Officials from the city of Somerset and state Auditor Adam Edelen's office agreed Thursday to go forward with an audit of the city's finances and other issues.
The Somerset city council voted 9-3 Monday to authorize a lawsuit against Edelen over the audit.
Attorneys for the city had disputed that his office has authority to do the examination.
On Thursday, however, the city's attorney, Charles D. Cole, said in a news release that the city and Edelen's office had agreed to "diligently work together" to finish the audit in a reasonable amount of time and in a way that did not disrupt city operations.
Cole said Edelen's office had confirmed Edelen's special exam did not concern the city's ability to operate a gas station that competes with private retailers.
That program has been popular with many drivers who think it has driven down gas prices, but it also has drawn criticism that it is an improper government interference with private enterprise.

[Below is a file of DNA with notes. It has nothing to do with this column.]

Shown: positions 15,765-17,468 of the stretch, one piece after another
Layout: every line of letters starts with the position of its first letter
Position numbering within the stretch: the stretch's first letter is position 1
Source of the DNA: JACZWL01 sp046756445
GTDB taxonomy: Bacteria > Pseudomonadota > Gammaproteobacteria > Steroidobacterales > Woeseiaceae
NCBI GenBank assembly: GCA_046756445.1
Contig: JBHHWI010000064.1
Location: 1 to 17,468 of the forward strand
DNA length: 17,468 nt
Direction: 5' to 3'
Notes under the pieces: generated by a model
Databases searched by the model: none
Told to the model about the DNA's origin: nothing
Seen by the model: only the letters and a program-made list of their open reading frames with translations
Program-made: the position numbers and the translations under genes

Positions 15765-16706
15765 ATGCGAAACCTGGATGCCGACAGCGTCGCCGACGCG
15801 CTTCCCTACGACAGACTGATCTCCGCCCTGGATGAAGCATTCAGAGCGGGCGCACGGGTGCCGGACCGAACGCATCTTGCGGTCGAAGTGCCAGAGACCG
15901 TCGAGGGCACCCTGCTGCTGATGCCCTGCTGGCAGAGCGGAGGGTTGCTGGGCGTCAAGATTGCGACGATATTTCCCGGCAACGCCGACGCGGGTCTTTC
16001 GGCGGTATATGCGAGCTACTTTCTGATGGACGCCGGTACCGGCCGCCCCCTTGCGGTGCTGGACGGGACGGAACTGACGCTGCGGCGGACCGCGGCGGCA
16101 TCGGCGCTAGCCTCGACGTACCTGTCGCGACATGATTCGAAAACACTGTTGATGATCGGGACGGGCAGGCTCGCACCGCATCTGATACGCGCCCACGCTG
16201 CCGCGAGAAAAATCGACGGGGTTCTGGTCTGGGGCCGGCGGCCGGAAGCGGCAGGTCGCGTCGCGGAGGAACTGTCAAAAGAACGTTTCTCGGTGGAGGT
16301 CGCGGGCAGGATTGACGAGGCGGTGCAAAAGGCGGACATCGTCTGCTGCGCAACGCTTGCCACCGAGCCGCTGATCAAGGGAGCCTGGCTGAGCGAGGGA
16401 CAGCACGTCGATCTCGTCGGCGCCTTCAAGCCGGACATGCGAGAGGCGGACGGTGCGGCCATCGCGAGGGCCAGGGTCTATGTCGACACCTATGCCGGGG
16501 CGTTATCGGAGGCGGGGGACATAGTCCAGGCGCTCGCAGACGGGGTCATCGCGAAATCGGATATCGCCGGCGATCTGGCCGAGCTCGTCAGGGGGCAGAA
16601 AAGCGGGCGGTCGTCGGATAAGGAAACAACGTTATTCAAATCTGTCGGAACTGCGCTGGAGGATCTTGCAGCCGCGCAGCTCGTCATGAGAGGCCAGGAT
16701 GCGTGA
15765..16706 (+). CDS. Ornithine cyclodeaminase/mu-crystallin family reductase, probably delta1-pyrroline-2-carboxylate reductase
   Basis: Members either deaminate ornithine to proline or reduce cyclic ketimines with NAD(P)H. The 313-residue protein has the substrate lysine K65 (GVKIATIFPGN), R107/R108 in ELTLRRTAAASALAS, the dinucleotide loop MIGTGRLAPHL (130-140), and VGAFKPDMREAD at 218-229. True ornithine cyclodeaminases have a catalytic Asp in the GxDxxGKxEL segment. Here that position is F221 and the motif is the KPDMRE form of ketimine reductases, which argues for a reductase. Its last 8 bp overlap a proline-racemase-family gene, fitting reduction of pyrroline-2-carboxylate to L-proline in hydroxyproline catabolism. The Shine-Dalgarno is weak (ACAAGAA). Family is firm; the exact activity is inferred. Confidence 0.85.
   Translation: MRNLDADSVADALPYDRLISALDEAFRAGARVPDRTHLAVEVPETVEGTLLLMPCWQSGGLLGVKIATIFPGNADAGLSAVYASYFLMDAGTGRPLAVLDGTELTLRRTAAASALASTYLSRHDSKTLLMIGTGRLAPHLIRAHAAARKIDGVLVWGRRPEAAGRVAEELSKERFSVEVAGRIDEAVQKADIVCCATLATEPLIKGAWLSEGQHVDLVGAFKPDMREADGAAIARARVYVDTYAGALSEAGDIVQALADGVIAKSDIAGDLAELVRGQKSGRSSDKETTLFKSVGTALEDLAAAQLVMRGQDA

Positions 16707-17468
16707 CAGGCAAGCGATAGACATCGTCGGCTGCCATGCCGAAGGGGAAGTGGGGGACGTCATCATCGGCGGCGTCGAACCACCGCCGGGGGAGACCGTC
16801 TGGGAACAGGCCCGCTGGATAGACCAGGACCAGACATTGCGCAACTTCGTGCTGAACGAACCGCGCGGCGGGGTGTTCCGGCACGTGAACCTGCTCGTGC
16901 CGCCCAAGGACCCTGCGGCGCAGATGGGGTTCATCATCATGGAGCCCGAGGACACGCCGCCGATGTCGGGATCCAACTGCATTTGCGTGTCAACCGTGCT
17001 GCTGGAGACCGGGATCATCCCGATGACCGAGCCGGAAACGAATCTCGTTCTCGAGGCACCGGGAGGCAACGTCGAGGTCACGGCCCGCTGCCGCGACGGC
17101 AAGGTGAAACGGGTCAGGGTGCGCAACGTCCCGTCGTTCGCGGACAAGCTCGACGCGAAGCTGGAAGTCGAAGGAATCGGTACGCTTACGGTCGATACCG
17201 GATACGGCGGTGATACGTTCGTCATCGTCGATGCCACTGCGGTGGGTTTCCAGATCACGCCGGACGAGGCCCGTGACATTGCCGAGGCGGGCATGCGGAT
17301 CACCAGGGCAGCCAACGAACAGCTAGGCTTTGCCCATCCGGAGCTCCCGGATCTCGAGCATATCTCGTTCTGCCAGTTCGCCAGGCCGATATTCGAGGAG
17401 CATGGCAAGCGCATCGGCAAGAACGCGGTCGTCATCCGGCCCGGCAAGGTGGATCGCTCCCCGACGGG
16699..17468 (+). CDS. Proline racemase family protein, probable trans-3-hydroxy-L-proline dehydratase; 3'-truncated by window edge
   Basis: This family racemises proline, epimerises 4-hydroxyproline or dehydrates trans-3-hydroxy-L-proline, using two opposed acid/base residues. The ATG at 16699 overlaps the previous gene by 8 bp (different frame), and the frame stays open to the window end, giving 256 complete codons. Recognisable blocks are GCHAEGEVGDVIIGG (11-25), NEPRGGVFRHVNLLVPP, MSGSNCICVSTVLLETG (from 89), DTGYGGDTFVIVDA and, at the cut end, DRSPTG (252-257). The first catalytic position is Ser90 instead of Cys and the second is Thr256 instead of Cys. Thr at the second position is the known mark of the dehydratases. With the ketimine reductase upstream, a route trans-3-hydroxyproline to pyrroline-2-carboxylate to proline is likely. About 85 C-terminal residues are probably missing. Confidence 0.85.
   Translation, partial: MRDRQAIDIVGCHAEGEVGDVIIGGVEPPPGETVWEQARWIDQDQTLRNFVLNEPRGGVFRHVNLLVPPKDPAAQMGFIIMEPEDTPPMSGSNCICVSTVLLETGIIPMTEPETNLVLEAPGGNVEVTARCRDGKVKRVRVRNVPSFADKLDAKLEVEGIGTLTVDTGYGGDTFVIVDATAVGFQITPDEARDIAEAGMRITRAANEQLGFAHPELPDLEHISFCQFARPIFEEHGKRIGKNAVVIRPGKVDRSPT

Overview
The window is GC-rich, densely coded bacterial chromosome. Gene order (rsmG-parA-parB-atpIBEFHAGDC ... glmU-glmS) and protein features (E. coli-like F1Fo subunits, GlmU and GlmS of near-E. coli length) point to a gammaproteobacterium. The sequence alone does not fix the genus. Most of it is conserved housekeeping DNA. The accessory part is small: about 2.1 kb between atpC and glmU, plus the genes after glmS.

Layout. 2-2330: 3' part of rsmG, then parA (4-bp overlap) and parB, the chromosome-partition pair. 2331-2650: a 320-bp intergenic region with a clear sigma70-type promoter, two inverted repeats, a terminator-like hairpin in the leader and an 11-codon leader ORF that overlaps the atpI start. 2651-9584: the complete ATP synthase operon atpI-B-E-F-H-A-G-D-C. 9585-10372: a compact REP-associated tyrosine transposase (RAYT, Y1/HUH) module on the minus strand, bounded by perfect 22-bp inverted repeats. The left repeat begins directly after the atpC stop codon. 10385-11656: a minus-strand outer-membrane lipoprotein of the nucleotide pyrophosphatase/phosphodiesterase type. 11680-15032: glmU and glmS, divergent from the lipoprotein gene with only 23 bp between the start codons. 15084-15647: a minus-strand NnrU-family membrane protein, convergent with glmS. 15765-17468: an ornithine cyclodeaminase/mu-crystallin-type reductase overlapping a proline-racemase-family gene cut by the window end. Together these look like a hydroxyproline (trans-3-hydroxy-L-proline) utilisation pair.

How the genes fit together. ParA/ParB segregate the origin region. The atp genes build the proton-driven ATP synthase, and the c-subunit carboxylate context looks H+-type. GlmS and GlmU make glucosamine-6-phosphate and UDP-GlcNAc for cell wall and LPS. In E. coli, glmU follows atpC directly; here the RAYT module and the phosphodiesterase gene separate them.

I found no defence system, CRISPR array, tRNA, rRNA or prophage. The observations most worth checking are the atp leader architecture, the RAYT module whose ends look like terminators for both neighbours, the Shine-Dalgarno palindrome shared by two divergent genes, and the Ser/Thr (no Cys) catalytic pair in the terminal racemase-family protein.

Edelen's office had made clear after the city council's vote that the special exam was not aimed at shutting down gas sales.
He said Thursday that he was not interested in the issue of whether the city legally may sell gas.
"I am interested, however, in carrying out my mission as auditor of public accounts by making sure the city's taxpayer dollars are being spent by the city wisely and with appropriate accountability and transparency, which includes the auditor's examiners asking questions of city employees and officials about gasoline sales as a part of the city's overall financial activity, internal controls, and policies and procedures," Edelen said.